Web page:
We carried our bags a few hundred feet up the road from the seaplane ramp to the hotel. The sun was starting to fade. No traffic at all, just a balmy salt breeze.

I stepped up to the front desk and hit the jackpot right away. The receptionist was a regular Chatty Cathy. That’s the thing about the inhabitants of Bimini: They’re the friendliest people you’ll ever meet. So friendly, in fact, that if you’re used to living in Florida, you initially put your guard up. Okay, what’s the flavor of this scam? Is this leading into a time-share pitch? Eventually, after meeting enough locals, you realize they’re just sincerely nice, easygoing folks.

So I’m going through my usual awkward routine of explaining why I’m there, and that the first item on my scavenger hunt is to sniff out the trail of President Nixon and Bebe Rebozo, when they used to take Bebe’s yacht over to the island from his mansion on Key Biscayne.

Oh, I knew them well, she says.

My head popped back. You did?

She nodded and explained that back in the early 1970s, she had worked at a restaurant around the corner and had served them numerous times. "Nixon always had the same thing. Grilled ham and cheese, potato salad and a Beck’s. He was real nice. I had a picture taken of him hugging me, but the CIA grabbed the camera."

Anything else?

Just a great guy.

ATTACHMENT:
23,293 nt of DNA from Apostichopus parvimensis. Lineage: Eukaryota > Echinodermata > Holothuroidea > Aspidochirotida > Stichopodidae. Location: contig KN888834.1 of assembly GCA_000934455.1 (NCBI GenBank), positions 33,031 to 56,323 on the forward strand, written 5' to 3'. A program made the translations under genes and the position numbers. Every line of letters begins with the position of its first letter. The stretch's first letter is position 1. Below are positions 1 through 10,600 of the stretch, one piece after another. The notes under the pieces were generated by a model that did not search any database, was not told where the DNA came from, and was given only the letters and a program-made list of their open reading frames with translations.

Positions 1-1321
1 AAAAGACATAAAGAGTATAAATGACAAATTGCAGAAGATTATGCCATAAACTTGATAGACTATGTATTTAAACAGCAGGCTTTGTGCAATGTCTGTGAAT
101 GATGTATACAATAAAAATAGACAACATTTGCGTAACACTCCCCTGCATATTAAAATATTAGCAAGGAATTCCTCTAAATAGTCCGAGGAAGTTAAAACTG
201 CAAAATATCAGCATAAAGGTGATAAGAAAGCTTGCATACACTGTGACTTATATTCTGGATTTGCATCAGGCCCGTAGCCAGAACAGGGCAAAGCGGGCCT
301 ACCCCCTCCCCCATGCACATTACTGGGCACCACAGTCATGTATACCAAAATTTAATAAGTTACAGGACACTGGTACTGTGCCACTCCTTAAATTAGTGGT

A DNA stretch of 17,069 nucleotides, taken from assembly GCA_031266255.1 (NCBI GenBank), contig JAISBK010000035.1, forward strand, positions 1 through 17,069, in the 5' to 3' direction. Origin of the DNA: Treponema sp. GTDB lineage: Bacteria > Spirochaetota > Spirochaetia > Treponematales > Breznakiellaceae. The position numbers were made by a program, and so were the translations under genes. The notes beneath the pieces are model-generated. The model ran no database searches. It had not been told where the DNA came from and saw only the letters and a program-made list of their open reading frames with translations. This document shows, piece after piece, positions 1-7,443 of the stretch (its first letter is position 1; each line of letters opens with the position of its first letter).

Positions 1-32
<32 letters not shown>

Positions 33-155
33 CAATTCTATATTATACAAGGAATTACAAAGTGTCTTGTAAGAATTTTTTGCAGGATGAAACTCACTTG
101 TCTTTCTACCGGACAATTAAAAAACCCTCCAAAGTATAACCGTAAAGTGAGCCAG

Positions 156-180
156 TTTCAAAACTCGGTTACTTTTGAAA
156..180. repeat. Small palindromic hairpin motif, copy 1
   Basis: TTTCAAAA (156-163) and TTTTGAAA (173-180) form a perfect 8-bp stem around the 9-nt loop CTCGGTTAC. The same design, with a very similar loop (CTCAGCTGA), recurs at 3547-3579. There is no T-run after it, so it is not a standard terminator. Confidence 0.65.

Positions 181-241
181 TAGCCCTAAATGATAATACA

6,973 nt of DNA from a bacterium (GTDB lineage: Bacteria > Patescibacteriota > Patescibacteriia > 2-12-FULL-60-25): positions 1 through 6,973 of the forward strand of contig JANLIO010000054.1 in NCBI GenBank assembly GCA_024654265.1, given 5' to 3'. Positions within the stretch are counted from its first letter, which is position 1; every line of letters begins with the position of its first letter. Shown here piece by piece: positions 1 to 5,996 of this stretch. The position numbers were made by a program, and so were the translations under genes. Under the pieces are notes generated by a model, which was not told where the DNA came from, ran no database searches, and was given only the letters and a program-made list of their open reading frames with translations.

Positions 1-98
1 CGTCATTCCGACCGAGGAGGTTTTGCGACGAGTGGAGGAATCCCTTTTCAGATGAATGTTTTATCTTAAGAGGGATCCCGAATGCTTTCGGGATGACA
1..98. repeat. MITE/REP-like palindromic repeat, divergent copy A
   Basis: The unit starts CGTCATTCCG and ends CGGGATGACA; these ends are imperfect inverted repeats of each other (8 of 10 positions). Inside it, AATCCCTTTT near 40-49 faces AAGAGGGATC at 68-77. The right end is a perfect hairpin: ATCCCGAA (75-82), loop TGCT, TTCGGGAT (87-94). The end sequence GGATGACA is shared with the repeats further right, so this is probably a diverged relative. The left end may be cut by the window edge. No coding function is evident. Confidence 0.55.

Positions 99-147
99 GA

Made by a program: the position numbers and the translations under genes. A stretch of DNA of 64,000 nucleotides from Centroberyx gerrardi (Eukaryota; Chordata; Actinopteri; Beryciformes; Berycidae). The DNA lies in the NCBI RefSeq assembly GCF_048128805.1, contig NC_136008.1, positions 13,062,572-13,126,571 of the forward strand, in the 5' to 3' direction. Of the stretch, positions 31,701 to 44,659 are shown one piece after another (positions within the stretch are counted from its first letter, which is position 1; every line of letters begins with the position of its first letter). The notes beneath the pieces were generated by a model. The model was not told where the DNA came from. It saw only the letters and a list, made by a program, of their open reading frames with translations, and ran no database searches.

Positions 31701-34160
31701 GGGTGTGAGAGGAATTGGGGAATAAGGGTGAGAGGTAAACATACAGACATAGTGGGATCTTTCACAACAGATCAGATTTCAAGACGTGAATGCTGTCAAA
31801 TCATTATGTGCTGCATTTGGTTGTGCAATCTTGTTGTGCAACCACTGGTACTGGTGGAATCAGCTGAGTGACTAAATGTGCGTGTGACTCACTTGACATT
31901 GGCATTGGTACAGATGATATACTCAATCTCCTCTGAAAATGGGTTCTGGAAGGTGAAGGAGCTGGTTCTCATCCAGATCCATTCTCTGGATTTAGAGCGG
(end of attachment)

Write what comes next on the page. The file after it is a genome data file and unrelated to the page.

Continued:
Okay, no real dirt, but the descriptions alone were already worth the trip. We stowed our bags and headed up the street on foot. That’s another special thing about Bimini. The main settlement is called Alicetown, which is actually a very tiny village. You can walk to everything along a couple hundred yards of the King’s Highway, which isn’t really a highway but an extremely narrow street with little stone walls on the shoulders at some points that make it practically impossible for two cars to pass. Which is fine because there are almost no cars. It was a quiet, starry night except for the tiny roadhouse on the side of the King’s Highway in the distance, where laughter and music carried out the open door.

The End of the World Bar.

They’re not kidding. There was no floor, just sand. But the small room was rocking with ultra-rich sport fishermen unwinding after a day on the water, getting a little drunker than they might if they were some place back home where they might run into a neighbor or client. The joint had that dangerous exotic air, like Rick’s in Casablanca, or a smuggler’s bar in Hong Kong. There was an even smaller second room off to the side of the bar where smoke drifted through a screen door. I wandered over. An old Bahamian woman was inside frying up batches of conch fritters in a giant kettle. So we went to the bar and ordered fritters and the obligatory beer of the Bahamas-Kalik.